A&W Ten will definitely be the root beer of choice in our household. It is greatly superior to other diet versions on the market, and with no real drop in flavor from the full calorie version, we will be glad to sacrifice all of those extra calories. Very much a win-win situation.  If you click the link below and browse the other Ten articles, you’ll find hits and misses. A&W Ten is a home run. So, as you have probably have guessed, this is going in to the ‘Yea!’ column.

Official Site

-Jeremy Hobbs

Read About Other ‘Ten’ Sodas

Sunkist Ten

Orange sodas are by far the easiest soda to replicate in diet form, at least in my opinion. The citrus-y bite masks the after taste of artificial sweeteners really well. When I have friends which are about to embark on a dieting adventure ask me which diet beverages are easiest to stomach, I without fail point them to something fruity. Now I can point them to Sunkist Ten, the best tasting diet orange soda I can remember sampling in a long time. Maybe ever.

The initial taste is very crisp, and completely masks the fact that this is a reduced calorie beverage. It tastes almost exactly like its full-calorie big brother. Of course, you’re going to get a bit of an aftertaste after swallowing, but it is much less pronounced than Diet Sunkist, and its other contemporaries.

So far the Ten series of sodas have been hit or miss, and the Sunkist variety is a home-run. It’s a great summer time beverage, perfect for packing in the cooler and heading out to the lake with. Or just relax with one over ice by the pool. Also, as with most fruity sodas, Sunkist Ten can make for a yummy low-carb adult beverage when combined with a decent vodka or white rum. I give it a ‘Yea!’ all the way around.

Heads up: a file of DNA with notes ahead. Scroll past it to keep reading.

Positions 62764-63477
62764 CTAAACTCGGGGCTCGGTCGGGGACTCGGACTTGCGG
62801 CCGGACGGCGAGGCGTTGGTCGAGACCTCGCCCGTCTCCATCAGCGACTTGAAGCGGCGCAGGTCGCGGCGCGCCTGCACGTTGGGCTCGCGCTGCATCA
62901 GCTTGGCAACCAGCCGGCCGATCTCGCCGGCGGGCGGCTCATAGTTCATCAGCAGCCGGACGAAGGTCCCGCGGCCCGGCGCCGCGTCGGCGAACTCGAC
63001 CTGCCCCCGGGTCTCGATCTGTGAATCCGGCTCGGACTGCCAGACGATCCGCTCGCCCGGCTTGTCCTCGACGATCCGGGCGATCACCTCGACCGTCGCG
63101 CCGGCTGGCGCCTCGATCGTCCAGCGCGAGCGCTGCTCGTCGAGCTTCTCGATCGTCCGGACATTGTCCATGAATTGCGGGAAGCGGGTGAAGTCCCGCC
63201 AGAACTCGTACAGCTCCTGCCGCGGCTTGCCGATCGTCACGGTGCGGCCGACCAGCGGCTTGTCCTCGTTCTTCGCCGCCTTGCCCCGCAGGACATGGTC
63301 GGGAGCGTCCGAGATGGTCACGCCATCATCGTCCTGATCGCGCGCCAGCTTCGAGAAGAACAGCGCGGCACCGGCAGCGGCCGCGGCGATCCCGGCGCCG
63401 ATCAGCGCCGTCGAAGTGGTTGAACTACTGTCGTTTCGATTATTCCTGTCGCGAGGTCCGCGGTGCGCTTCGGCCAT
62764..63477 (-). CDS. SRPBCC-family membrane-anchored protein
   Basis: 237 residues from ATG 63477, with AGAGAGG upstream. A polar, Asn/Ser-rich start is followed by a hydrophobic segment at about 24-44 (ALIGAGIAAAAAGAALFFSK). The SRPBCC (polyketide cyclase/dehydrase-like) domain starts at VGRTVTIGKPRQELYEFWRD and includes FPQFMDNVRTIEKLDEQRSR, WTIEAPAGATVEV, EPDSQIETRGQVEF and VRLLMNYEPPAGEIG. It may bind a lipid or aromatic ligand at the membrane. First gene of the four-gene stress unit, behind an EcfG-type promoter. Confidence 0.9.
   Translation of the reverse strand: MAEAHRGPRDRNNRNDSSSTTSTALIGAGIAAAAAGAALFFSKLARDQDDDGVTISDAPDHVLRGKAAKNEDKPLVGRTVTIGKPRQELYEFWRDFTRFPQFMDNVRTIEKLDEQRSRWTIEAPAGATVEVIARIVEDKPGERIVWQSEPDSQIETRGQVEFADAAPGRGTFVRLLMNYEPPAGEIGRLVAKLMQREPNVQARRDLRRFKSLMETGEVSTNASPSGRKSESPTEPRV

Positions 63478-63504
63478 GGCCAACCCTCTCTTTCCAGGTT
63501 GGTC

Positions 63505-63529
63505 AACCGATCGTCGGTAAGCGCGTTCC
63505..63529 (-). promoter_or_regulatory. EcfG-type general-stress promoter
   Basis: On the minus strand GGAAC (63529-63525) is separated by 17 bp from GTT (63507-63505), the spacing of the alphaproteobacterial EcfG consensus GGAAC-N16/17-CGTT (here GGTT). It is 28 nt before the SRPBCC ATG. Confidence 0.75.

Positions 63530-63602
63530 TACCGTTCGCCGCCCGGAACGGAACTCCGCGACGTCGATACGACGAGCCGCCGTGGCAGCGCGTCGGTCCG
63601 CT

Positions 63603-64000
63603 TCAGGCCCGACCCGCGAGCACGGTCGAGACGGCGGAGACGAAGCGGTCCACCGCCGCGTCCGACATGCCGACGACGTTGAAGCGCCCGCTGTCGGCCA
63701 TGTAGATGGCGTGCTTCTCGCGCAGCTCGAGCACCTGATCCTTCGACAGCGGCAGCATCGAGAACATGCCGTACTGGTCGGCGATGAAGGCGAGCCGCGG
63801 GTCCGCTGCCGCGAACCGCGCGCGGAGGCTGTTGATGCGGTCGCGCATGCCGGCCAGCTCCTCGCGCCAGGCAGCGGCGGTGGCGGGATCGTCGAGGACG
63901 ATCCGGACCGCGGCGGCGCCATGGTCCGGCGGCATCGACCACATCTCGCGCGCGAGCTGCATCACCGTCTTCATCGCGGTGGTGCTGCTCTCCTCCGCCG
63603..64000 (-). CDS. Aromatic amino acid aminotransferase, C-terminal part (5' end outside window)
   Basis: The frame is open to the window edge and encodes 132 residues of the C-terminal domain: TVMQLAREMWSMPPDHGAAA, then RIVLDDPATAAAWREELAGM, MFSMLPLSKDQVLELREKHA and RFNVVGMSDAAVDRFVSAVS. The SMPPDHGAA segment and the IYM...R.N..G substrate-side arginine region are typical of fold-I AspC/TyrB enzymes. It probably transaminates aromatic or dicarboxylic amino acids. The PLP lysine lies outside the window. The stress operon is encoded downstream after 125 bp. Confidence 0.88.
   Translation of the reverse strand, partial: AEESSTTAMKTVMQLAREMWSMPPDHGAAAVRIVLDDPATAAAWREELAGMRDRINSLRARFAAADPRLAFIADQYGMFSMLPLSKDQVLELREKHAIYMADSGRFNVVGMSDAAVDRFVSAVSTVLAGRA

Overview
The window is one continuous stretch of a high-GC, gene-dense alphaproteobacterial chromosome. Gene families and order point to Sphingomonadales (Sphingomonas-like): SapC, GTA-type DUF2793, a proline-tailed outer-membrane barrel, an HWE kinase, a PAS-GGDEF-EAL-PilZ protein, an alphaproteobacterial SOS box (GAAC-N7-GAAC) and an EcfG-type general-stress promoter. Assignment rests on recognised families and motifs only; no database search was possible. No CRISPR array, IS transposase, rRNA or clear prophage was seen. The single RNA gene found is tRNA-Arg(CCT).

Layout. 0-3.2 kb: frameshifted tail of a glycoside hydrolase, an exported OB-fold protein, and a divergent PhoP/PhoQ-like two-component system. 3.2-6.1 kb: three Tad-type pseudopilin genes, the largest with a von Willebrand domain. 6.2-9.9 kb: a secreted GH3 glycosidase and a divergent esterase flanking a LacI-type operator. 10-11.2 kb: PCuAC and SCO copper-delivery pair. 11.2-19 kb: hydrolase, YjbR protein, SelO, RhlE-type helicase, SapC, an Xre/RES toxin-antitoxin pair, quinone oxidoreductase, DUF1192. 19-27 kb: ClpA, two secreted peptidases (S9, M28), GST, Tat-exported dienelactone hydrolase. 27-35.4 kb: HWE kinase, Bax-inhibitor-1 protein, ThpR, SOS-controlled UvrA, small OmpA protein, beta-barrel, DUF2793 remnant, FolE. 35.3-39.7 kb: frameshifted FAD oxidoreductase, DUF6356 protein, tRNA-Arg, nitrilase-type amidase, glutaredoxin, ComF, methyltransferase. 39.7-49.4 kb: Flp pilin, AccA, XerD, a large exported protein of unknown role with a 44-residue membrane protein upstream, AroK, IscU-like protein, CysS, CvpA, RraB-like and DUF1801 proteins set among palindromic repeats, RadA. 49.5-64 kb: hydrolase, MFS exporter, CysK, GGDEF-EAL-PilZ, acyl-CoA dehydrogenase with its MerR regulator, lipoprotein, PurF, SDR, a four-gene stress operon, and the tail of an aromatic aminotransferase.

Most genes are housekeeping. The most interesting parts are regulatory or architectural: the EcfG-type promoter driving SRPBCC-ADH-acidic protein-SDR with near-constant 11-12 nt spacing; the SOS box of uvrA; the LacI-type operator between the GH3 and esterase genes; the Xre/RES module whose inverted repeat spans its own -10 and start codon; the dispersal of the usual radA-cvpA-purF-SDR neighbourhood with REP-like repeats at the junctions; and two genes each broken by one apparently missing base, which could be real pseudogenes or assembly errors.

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-Jeremy Hobbs

Read About Other ‘Ten’ Sodas

Effexor generic

Yesterday we had some What is celebrex, and as promised, today we’re going to kick it old school with Mountain Dew Throwback. Refresher, for those that do not know, the two ‘Throwback’ sodas are supposed to represent the original formulations of Pepsi Cola and Mountain Dew. In a time when milk was delivered to your door, when there was an evening paper, and you had more fingers than television stations, soft drinks were sweetened with REAL sugar, not high fructose corn syrup.

Today, corn syrup is much cheaper, and very few people can tell the difference. Coke ‘Classic’ really isn’t ‘classic’ at all; the original formula was based on sugar (and still is in other parts of the world). Pepsi’s story is the same. As well as Mountain Dew. I’ve tried the colas, and they’re okay, but the Dew is the one that really benefits from natural sugar.

What is celebrex was smoother…. Mountain Dew Throwback is smoooooth. The stuff just glides down your throat, with none of the sticky residue that I’m used to from ‘regular’ Mountain Dew. The carbonation has been toned down a bit too, and while it takes a bit away from it’s ‘extreme’ image, it significantly adds to it’s drink-ability. You have to love the old school label as well; that’s just slick!

Mountain Dew Throwback is a must try for any soda connoisseur. Feel free to check around for more consumer reviews, you don’t have to take my word for it. But I feel that it’s a definite must try. ‘Yea!’

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–Jeremy Hobbs

What is celebrex

Not only do I write consumer reviews, I read them as well. Especially soda & soft drink news and reviews; it’s just an industry I’ve enjoyed following for a long time. There are lots of little cliques of people too; small mom & pop companies vs. the Big Two, Pepsi vs. Coke, and sugar vs. high fructose corn syrup. That natural sugar debate has always intrigued me, as I’ve rarely been able to obtain access to a steady supply of beverages that have been sweetened that way. An occasional Latin beverage, but nothing made by Coke or Pepsi.